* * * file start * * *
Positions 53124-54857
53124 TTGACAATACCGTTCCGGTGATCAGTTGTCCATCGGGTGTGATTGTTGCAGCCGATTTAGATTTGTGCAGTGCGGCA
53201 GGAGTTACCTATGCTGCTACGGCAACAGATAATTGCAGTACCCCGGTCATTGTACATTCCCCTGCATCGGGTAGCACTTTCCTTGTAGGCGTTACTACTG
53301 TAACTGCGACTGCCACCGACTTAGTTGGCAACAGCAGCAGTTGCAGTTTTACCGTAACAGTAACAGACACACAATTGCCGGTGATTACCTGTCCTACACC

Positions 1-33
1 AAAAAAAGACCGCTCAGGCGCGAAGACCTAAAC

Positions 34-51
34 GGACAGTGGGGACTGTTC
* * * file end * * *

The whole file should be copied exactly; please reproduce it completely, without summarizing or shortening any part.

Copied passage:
Positions 53124-54857
53124 TTGACAATACCGTTCCGGTGATCAGTTGTCCATCGGGTGTGATTGTTGCAGCCGATTTAGATTTGTGCAGTGCGGCA
53201 GGAGTTACCTATGCTGCTACGGCAACAGATAATTGCAGTACCCCGGTCATTGTACATTCCCCTGCATCGGGTAGCACTTTCCTTGTAGGCGTTACTACTG
53301 TAACTGCGACTGCCACCGACTTAGTTGGCAACAGCAGCAGTTGCAGTTTTACCGTAACAGTAACAGACACACAATTGCCGGTGATTACCTGTCCTACACC

Positions 1-33
1 AAAAAAAGACCGCTCAGGCGCGAAGACCTAAAC

Positions 34-51
34 GGACAGTGGGGACTGTTC